Emotional Intelligence: An Interview with Aimee Teesdale
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In this interview, Aimee Teesdale talks about emotional intelligence and why it is important for business and emerging musical talents.
Aimee C. Teesdale is an award-nominated life coach, trainer and speaker who helps people who feel that they’re standing in their own way of success or who have realised they need to change. For the early-part of her adulthood, Aimee was held back by low confidence, shyness, and self doubt, until she realised that the only limitations we have are the limitations of our own mind. So, she set about creating herself and the life she wanted to live, and now coaches others to do the same. As a result, her clients achieve their potential, develop their emotional intelligence, and become the person they want to be with the life they wish to live. Because life isn’t about finding yourself, it’s about creating yourself.
Aimee has over 10 years’ experience studying psychology, personal development, human behaviour, and all topics she loves. Other passions include CrossFit, wearing stilettos, and drinking coffee (not all at the same time).
You can reach out to Aimee through the ff:
Daniel Goleman’s site and book:
danielgoleman.info/topics/ emotional-intelligence/https://www.amazon. com/Emotional-Intelligence- 10th-Anniversary-Matter/dp/ 055380491X/WHAT’S YOUR STORY? #mymusicstory
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1. What is emotional intelligence?
Emotional intelligence is the ability to recognise and understand your emotions, how they drive you, and being able to manage them appropriately. Similarly, it also includes understanding the emotions of other people and how you can manage your relationships with them. People with high emotional intelligence tend to be better at things like managing stress, coping with difficulties, staying motivated, being disciplined, having empathy, good communication skills and knowing how to influence people.
2. Why is it potentially important for business and emerging musical talent?
There are a vast number of research studies which demonstrate that anything between 60-80% of the factors that differentiate between the most successful people from average performers (in any field) are due to emotional competencies. IQ, or talent, is a pre-requisite, but emotional intelligence determines the rest. An important one here for emerging musical talent would be resilience, which is our ability to bounce back from setbacks. To make it in the music industry, it requires a lot of hardwork, perseverence, motivation; and it’s not easy to deal with rejection over and over. Yet we underestimate just how much of our behaviour is driven by how we feel. When you understand this, and know how to deal with it, you’re in a much better position to be able to choose different behaviours that lead to different and better results.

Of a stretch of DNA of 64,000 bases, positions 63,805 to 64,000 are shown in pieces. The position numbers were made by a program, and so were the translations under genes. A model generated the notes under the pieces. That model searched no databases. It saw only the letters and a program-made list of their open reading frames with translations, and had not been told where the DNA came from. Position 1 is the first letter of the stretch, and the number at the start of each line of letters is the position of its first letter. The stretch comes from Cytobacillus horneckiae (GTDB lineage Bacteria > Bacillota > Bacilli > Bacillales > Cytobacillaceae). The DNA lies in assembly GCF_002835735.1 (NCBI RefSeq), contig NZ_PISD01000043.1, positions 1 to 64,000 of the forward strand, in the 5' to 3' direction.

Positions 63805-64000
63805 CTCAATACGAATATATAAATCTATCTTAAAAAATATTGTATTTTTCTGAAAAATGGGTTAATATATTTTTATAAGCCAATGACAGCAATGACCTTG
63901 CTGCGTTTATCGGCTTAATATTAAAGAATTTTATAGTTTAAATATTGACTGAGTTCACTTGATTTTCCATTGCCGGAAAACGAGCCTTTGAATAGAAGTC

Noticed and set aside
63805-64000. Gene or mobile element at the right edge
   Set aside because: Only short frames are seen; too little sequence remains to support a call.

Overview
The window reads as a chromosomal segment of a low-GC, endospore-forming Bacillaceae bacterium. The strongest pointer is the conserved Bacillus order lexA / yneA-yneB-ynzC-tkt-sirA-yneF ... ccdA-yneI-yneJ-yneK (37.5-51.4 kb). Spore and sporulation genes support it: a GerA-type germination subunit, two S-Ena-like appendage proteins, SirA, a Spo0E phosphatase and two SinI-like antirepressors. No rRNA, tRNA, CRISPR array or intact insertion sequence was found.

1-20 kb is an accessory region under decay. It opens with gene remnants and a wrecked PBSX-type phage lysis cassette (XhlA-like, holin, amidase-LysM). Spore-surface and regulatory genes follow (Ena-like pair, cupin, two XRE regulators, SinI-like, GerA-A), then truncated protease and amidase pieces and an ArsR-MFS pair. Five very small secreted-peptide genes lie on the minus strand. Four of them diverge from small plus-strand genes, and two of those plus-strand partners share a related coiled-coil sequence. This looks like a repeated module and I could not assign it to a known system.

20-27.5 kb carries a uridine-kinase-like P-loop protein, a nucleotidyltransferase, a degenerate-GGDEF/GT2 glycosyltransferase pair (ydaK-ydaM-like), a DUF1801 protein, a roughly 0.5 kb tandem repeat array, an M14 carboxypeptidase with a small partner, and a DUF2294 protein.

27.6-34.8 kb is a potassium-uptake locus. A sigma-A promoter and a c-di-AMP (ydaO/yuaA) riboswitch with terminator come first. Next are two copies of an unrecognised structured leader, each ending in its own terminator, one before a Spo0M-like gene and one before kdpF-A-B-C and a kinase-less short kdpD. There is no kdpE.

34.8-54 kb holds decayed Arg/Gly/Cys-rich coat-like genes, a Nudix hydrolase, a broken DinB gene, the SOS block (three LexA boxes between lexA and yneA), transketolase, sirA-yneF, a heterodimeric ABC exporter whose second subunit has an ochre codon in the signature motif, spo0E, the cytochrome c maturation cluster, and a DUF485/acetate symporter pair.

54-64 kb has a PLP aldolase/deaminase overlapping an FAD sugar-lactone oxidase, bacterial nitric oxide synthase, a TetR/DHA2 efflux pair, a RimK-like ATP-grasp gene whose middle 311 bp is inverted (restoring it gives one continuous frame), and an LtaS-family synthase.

3. What has been one of the hardest times of your life and how did you emerge from it?
One of the hardest times in my life was working on the cruise ships. I imagine in some ways it was similar to what a career in the music industry is like: it looks great on the outside, but sometimes very hard on the inside. My friends got to see all the fabulous photos of me in the Caribbean, but what they didn’t see was the 7 day/70-hour working weeks, the lack of close friendships, the constantly having to be in your best mood to please the guests, and the sometimes isolating conditions we worked in. For 8 months at a time I slept in a room with no window, no freedom to just go the shops or cinema if I wanted, and I’d often have to wait days to get any wi-fi to talk with anyone back home.
4. What did you learn from this experience?
Despite this I still look back on the whole experience as really positive one. I focused on the things it gave me, like making me incredibly resilient and hard-working. These are fundamental qualities you need when running a business. I got to meet people from all over the world and visit places most people never get chance to. I also always remembered, that being there was entirely my choice. And I could have chosen a different choice at any time. Knowing that helped me remember the reasons I was there and the positives I was getting from it too.
5. Please share a book and film/documentary you feel everyone should add to their list.
A book that changed my life is ‘Feel the fear and do it anyway’ by Susan Jeffers. It taught me so much about building a life that I was proud of, as well as totally changing the way I thought about fear. It will help everyone to become more confident in their decision-making, to make bold moves (even if they’re scary), and to design a life with lots of different aspects, so if for some reason something isn’t quite working out in one area, it doesn’t start to feel like your whole life is going downhill.